This is because the rental of a chair can be considered a “sublease”, which may be limited by the rental contract with your landlord. There is a double advantage to this scheme. While the stylist receives a premise from which he can negotiate, he also offers the salon a passive salary and an option to expand the offer of their salon. There is no reason why chair rental does not work brilliantly for both parties – it does so for hairdressers in the country. To keep going, it is important that you do most of your thinking before the arrangements rather than trying to put out the fires after the chair has already been rented. It is important to try to identify potential pitfalls and agree on a contract so that you both know where you are at all times. To help you and protect your business, we`ve compiled a list of questions you should ask when renting a lounge chair… Who buys the stock that renting a chair would use? Agnes continues: “Having a real contract is a must, so it is clear how common services such as reception, laundry and refreshments are paid for. It is also difficult to know how to calculate what you need to reload your chair rental chair.
And chair tenants themselves need to know exactly how the arrangements work and what they are responsible for. These agreements pose risks to both salon owners and stylists. Some salons operate a mix of the above systems, in which the living room takes a smaller rent as well as a percentage of the outlet. This works well for the salon, but can lead to resentment on behalf of the stylist. In many companies, especially those related to hair and beauty, chair rental contracts are popular. Under these agreements, the hairdresser or therapist is an independent contractor and pays a salon fee to use their premises and equipment. Be sure to talk to your accountant and have a crucial plan to complete tax returns and billing slips. HMRC has strict rules for collecting VAT for chair rentals and it is important that you stick to them so as not to get stung. This article, however, aims to explain the pros and cons of renting a lounge chair and to give advice on things to respect before entering an agreement… The right to rent chairs is one of the hottest topics in the hairdressing industry.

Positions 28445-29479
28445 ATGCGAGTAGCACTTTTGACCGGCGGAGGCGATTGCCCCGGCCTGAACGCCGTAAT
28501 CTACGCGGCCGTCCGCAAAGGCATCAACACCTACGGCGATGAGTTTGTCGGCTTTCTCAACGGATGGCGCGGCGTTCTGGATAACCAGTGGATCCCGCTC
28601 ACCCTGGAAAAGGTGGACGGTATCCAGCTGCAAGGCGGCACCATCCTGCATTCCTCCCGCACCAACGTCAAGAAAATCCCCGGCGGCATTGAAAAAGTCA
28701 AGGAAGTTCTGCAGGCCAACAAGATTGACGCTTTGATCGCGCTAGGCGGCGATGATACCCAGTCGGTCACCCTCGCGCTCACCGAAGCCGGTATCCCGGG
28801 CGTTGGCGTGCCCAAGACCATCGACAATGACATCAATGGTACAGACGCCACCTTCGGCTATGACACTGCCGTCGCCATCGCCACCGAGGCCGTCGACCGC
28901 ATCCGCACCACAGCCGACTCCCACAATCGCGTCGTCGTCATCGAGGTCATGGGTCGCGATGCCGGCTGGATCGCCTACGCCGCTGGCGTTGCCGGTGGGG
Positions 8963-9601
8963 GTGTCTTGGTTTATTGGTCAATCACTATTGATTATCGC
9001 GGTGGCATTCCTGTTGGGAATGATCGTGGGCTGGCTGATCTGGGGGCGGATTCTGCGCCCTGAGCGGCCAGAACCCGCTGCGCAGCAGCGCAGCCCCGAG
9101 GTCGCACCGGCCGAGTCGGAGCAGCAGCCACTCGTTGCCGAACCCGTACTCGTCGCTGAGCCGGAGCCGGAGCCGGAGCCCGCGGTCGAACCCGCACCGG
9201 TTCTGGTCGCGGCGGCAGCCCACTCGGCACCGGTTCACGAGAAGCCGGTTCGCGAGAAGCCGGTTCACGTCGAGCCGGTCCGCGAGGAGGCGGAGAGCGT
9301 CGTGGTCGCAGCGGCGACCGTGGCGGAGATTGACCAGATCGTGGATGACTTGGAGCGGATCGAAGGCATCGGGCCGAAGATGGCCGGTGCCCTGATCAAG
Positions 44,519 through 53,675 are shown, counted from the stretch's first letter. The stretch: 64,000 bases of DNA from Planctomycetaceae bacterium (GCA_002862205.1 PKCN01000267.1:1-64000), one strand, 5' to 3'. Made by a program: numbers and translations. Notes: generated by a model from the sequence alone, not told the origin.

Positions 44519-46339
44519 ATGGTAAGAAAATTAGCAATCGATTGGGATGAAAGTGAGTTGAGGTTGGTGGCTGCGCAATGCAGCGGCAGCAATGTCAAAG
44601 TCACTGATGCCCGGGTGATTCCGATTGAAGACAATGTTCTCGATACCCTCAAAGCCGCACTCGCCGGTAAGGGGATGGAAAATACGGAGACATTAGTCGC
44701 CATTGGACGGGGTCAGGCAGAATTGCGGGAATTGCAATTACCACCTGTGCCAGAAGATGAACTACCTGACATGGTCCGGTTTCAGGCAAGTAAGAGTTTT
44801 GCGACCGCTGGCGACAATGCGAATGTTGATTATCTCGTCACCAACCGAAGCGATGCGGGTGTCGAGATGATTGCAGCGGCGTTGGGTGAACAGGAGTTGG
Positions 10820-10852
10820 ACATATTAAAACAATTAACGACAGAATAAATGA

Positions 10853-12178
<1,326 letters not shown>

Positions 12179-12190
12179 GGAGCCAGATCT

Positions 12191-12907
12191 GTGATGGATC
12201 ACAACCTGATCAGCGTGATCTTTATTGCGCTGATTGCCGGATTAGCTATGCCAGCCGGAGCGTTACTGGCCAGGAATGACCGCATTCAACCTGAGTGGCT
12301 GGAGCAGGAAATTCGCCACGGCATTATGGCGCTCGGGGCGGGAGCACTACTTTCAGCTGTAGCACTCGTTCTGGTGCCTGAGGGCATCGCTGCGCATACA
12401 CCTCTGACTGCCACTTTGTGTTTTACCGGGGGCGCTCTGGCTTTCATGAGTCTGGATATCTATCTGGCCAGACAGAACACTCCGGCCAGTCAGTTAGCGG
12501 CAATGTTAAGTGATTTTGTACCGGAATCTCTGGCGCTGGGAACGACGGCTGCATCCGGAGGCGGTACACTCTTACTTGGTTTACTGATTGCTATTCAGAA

More than half of the employees of hairdressers and hairdressers are independent, many as tenants of chairs. The NHBF is actively committed to clear criteria to help salon owners (and seat tenants) determine the status of employment and the rights and obligations that flow from it. Agnès Leonard, former president of the NHBF, adds: “Because presidents are not employees, you cannot impose restrictive alliances to prevent them from dropping you off at your door. You also cannot invest in their training and you cannot use the same incentives as for employees. So how are you going to maintain salon standards, manage the customer experience and build your brand? There are three main options for arranging a chair rental contract between a salon owner and a freelance stylist. What you choose depends solely on your preference and the system that works best for your living conditions. As you can see, with renting a chair, there are both pros and cons to consider. To ensure your business enjoys the benefits of safe chair rentals, here are a few steps to follow. Hilary Hall, former CEO of NHBF, said: “The key point for salon owners is that tenants are not your employees.